IP Address Linked to Canadian Government Used to Whitewash Wikipedia

A Canadian government IP address have been used to whitewash Wikipedia’s entry of Steven Guilbeault. Edits have since been removed.

It seems that silencing criticism in committee wasn’t enough for the Canadian government. An IP address linked to Shared Services Canada was used to anonymously edit the Wikipedia page for Canadian Heritage Minister, Steven Guilbeault.

A section of Guilbeaut’s page was added to discuss the controversy surrounding Bill C-10. A Twitter account used to track edits made on Wikipedia by government IP addresses noted that Guilbeaut’s page has been edited:

Steven Guilbeault Wikipedia article edited anonymously from Shared Services Canada

The reference links to a specific edit made using that IP address.

In the edit, the following factual note was removed:

Minister Guilbeault has stated that users with a large social media presence could be considered “broadcasters,” and thus be subject to government oversight and regulations.

This note is, in fact, verifiable and important to note. Early last month, we reported on that very same admission.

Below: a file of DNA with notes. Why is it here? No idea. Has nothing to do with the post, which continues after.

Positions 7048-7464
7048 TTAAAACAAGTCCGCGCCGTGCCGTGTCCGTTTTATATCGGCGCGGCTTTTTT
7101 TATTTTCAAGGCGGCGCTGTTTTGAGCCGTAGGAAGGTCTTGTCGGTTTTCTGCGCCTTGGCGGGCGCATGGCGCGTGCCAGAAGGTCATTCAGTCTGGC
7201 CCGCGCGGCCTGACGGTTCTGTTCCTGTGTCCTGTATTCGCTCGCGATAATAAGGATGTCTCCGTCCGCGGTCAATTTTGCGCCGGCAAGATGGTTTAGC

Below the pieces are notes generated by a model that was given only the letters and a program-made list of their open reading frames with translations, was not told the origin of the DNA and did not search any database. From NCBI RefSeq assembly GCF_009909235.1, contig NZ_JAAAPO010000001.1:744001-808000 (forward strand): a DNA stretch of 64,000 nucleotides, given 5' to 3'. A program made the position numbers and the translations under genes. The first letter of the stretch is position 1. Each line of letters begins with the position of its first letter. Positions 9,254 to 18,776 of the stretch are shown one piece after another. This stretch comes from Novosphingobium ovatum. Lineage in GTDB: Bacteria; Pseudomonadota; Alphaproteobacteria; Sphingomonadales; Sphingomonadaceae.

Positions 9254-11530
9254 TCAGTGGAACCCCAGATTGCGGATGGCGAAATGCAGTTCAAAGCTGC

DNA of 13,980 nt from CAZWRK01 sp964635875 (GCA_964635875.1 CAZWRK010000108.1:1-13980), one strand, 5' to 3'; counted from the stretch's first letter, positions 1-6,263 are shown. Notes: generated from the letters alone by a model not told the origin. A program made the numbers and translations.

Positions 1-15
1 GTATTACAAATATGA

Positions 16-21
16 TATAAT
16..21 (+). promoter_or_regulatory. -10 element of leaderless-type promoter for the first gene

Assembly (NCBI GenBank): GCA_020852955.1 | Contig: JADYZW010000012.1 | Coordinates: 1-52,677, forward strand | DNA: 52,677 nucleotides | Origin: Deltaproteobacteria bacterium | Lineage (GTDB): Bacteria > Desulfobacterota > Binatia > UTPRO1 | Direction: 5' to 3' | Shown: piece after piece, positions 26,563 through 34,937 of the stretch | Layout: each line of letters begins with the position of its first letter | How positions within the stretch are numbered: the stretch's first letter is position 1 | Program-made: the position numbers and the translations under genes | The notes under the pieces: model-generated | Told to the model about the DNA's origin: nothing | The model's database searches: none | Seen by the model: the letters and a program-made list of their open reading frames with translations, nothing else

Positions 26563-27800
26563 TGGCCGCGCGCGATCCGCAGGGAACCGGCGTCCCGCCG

So, after that point was deleted, the edit then goes on to add this:

These concerns stemmed exclusively from known and vocal opponents of the broadcasting act, with a majority of experts condemning these concerns are disinformation.

Ironically, this is blatantly false disinformation. We have direct and indirect evidence that proves that Bill C-10 does regulate user generated content. If that weren’t enough, we also have the Canadian government itself admitting that Bill C-10 does regulate user generated content. Further, what was added was completely unsourced on top of it all which is a pretty big no-no for Wikipedia.

Regardless, it’s pretty much factually proven many times over that user generated content will be regulated under Bill C-10. The only people disputing this are corporate lobbyists and the Liberal Party along with their political supporters.

The IP address used is After a simple Google search, we can verify that the address is from Shared Services Canada. So, that fact isn’t disputed either.

Apparently, there was something of a minor edit war going on. The next day, a note was added about government involvement in the page which reads as follows:

On June 6, 2021, it was reported that a Government of Canada IP Address had been editing Guilbeault’s Wikipedia page to project a more positive image to the masses in light of mainstream negative coverage. The edits have since been reversed.{{cite web|url=https://twitter.com/mgeist/status/1400904890176753667|title=First the government moves for a gag order on Bill C-10. Now someone within the government has edited Wikipedia to suggest that criticisms of the bill come exclusively from “known opponents of the Broadcasting Act.” h/t @tim_minto|publisher=Twitter|date=June 4, 2021|access-date=June 4, 2021}}

Sadly, another edit deleted that section.

What’s more is that it appears that the criticism of Bill C-10 wound up being minimalized using disinformation. The current version of the Bill C-10 section reads as follows: